The bookmakers may not have agreed, but Livingston seemed a decent shout to earn all three points. Burchill’s side were desperate for the victory required to take their survival challenge into the last week of the season, whilst recently the Rovers players have just looked plain desperate.
The match certainly started in that vein and, encouragingly, the focal point of my attention, Pittman, was at the hub of most of Livingston’s positivity. Right from the off, it was clear he had an abundance of skill and was keen to demonstrate it, constantly taking up positions where he was in the right place at the right time to receive a pass. His first touch was assured, and whilst the majority of players at this level can do most things adequately, Pittman quickly exhibited that he could do them well, and at speed. It’s a talent that isn’t always apparent, even in the rarefied air of the Scottish Premiership.
Like a snooker player compiling a break, he appeared to be aware of what he wanted to do a move or two in advance, although admittedly, that task was made simpler when Pittman’s direct opponent was Liam Fox.
Both men may describe themselves as footballers, but by the same token, the T-1000 and T-800 models in Judgment Day could both be described as Terminators. The former Junior player might not have the ability to form his arms into jaggy pointy sticks, but he’d far more to his game than the clunking, limited Fox, who would go on to have a tough afternoon.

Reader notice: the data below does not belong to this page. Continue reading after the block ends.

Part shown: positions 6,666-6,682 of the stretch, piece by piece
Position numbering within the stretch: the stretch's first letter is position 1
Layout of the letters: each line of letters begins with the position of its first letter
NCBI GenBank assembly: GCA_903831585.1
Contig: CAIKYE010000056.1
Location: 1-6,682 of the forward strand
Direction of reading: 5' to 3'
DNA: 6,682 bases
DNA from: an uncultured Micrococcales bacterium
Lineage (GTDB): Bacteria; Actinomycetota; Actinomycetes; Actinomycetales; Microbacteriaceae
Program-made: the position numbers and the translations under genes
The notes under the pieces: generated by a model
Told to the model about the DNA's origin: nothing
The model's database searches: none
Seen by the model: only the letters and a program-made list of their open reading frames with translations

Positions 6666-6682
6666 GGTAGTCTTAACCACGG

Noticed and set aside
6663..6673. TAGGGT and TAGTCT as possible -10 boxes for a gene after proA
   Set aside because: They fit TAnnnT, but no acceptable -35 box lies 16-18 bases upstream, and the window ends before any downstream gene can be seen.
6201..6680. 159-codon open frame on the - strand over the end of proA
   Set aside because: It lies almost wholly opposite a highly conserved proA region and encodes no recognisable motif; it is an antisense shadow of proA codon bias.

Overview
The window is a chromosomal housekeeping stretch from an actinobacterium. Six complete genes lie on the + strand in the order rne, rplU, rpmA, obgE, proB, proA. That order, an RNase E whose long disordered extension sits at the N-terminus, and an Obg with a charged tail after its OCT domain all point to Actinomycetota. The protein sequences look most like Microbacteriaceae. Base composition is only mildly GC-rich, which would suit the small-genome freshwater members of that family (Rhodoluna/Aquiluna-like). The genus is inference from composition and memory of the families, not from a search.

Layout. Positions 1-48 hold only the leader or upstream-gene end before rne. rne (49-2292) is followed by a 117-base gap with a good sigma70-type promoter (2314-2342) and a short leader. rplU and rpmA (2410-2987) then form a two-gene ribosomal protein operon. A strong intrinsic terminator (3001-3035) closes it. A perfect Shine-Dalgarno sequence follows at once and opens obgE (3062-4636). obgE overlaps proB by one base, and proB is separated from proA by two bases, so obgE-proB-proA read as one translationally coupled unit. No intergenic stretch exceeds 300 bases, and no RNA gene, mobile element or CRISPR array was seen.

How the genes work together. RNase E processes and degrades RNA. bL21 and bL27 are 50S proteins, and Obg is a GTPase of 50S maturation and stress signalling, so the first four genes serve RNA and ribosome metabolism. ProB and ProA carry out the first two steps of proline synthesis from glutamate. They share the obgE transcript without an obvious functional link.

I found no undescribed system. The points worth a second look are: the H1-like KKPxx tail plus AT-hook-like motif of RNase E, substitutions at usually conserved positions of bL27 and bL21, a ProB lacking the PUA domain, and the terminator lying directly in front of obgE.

Pittman looks diminutive, at least from a distance and through my failing eyesight, but his arrival on the Scottish senior game has been so sudden that he doesn’t even have his own Wikipedia page. With my normal font of all knowledge closed to me, I’d no way of telling his precise dimensions, so we’ll just have to settle on the notion that his height is below average.
That certainly isn’t a description which could be applied to his workrate though, and it was heartening to see that while he may have been the more attack minded and technically proficient of the central trio, he was still willing to muck in on the edge of his own penalty area, breaking up a rare Raith attack and dispossessing Ross Callachan in the opening quarter of the game.
With their midfield quintet, Livingston were running roughshod over Raith’s central four, with Burton O’Brien, Kyle Jacobs and Pittman taking it in turns to get forward to supplement Mullen up front. Perhaps the only surprise was that Pittman, who was by now the best player on show, wasn’t more involved in the four goals, which were almost identical to one another.
Starting in the game’s opening skirmishes, the Rovers defence, along with their goalkeeper Kevin Cuthbert, had demonstrated a complete incapacity to deal with any cross balls, a fact that Livingston cottoned onto extremely quickly.